Bank of America is rumored to be considering selling its 34% stake in BlackRock, according to The Wall Street Journal. Now the question is whether the bank is looking to get out of asset management altogether.

Since the bank’s purchase of Merrill Lynch last year, it has been selling off what it considers its non-core assets, such as Columbia Management Group and First Republic Bank.

“At the time it looked like now that they had a stake in BlackRock through the purchase of Merrill Lynch they didn’t need Columbia,” said Alois Pirker, research director at Aite Group, in a phone interview on Monday. But now if they are considering selling BlackRock “it could mean they are really getting out of asset management.”

As the trend toward open architecture has caught on, more firms have decided to separate their asset management distribution side from their manufacturing side. The two landmark deals, says Pirker, were Merrill Lynch and BlackRock and Citigroup and Legg Mason. 

“BlackRock has done well,” said Pirker. “But the question for Bank of America is: does it want to retain that as an investment or sell it off? It looks like if they sell it than the bank is really selling the ties to the asset management side.”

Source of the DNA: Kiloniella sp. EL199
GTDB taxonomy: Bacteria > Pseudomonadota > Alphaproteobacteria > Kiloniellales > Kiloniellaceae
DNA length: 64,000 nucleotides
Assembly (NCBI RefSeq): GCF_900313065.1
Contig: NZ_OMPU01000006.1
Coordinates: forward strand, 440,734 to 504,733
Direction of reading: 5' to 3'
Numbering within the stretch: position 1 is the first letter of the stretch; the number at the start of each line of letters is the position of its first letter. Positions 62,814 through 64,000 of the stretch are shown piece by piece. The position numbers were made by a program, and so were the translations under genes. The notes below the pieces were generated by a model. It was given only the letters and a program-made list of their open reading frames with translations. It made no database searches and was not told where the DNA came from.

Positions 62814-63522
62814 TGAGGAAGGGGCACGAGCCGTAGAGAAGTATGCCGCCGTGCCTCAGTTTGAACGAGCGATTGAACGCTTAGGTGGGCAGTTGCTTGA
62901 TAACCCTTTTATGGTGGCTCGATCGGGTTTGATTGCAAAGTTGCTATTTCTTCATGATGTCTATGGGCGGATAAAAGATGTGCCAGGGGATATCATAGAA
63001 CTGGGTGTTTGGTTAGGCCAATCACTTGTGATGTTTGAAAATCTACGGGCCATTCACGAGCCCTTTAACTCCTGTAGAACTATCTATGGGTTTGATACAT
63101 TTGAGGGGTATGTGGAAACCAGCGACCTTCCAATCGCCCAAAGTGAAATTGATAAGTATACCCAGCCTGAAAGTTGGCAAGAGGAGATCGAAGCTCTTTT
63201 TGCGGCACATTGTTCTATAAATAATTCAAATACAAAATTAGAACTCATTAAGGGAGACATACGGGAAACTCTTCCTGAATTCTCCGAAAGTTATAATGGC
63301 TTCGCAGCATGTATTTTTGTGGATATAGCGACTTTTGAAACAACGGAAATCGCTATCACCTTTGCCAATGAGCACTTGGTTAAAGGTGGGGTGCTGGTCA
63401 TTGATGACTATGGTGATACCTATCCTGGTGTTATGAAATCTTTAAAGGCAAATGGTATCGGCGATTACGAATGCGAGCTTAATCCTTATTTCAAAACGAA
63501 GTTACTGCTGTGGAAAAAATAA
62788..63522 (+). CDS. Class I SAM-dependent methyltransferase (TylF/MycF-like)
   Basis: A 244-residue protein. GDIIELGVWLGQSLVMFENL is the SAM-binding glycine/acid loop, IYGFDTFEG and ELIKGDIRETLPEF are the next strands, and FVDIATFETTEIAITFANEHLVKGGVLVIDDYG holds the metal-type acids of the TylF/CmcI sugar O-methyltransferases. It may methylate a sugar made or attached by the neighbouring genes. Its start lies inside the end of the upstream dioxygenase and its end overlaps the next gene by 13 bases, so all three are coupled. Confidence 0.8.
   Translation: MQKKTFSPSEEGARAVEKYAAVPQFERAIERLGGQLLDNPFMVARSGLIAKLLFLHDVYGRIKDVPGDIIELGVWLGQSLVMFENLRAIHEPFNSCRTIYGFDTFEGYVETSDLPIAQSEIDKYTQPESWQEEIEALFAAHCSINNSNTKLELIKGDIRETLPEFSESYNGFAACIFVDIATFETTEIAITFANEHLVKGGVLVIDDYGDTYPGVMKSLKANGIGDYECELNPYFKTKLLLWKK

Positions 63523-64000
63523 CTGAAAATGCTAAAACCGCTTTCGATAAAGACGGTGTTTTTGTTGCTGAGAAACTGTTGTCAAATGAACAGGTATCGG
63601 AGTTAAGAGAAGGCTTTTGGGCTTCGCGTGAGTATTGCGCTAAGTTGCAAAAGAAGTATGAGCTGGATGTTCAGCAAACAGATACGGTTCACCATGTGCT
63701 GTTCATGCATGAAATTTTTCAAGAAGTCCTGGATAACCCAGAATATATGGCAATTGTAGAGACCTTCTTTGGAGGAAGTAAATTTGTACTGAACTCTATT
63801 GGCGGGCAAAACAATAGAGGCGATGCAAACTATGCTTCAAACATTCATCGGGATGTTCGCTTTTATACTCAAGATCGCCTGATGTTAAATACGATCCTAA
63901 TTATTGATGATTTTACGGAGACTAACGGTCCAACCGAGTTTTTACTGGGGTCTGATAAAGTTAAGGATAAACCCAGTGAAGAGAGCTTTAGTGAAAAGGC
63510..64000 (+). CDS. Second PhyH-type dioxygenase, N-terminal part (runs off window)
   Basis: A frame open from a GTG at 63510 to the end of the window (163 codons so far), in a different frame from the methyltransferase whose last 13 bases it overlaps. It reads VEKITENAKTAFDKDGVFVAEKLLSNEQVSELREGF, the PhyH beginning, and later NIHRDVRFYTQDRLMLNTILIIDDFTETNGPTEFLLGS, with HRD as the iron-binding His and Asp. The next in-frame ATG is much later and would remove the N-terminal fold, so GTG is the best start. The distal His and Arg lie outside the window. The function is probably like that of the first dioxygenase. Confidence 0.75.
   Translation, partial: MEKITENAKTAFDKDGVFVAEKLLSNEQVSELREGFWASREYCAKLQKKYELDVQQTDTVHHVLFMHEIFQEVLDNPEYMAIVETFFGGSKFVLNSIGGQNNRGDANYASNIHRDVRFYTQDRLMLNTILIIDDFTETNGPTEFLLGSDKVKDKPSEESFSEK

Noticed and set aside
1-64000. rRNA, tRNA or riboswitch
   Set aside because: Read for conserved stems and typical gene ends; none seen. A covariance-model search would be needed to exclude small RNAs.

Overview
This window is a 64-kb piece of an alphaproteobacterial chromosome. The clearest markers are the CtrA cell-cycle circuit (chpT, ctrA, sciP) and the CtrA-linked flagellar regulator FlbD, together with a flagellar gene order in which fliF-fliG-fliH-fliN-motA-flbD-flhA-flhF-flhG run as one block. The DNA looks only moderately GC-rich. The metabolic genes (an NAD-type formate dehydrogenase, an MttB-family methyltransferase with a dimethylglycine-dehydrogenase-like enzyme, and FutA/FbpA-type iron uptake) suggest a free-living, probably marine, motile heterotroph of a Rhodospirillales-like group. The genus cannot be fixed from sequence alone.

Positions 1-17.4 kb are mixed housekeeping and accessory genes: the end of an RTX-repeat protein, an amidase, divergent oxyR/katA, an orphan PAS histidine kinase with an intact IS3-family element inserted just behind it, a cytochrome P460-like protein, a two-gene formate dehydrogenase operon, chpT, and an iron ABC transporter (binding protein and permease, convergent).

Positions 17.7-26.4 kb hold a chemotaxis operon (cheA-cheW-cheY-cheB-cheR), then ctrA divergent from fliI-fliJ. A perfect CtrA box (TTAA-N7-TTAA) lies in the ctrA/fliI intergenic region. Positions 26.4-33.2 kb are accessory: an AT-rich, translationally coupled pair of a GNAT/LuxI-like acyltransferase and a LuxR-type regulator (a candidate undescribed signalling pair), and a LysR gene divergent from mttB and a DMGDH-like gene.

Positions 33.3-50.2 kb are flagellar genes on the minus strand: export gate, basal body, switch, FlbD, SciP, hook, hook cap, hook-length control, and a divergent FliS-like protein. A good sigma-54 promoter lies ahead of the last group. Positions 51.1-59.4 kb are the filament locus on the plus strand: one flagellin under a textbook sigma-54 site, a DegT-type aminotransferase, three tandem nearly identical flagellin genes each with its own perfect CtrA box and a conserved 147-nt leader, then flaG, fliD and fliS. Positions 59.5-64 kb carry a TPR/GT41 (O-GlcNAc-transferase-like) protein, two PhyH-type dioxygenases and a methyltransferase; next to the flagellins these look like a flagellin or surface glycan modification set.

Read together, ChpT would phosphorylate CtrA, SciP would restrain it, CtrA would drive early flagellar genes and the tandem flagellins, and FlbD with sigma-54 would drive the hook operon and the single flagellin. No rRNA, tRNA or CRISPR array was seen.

Bank of America hasn’t reached a final decision and no deal is on the table, according to The Wall Street Journal report. 

"Over the last 12 to 18 months we have been methodically going through our businesses determining what businesses directly affect how we deliver products and services to our customers," said Jerry Dubrowski, Bank of America spokesman, in a phone call on Monday. "Blackrock was acquired when we acquired Merrill Lynch and it has never been integrated into our business."

BlackRock did respond to requests for comment.

Another question for Bank of America if it does decide to sell BlackRock is: what to do with the capital?

“They have financial concerns and issues that still need to be resolved and addressed and the economy still has its concerns. What they’re doing is raising cash by selling non-core assets,” said Rus Prince of Prince & Associates in a phone interview on Monday. “They’re not managing the BlackRock stake. It’s just an investment. If they can get a good price for it, it makes sense to sell it and apply the money where they need it more. Would they sell if things were going better? No. But people are selling things off they don’t absolutely need. And BlackRock would like to have their stake back as well.”

The rumored Bank of America/BlackRock deal won’t be the last of its kind. “You’re going to see more of this. And assuming that the world is not all rainbows and flowers than people are going to have to get much more focused on where they want to do business and how.”

Register or login for access to this item and much more

All On Wall Street content is archived after seven days.

Community members receive:
  • All recent and archived articles
  • Conference offers and updates
  • A full menu of enewsletter options
  • Web seminars, white papers, ebooks

Don't have an account? Register for Free Unlimited Access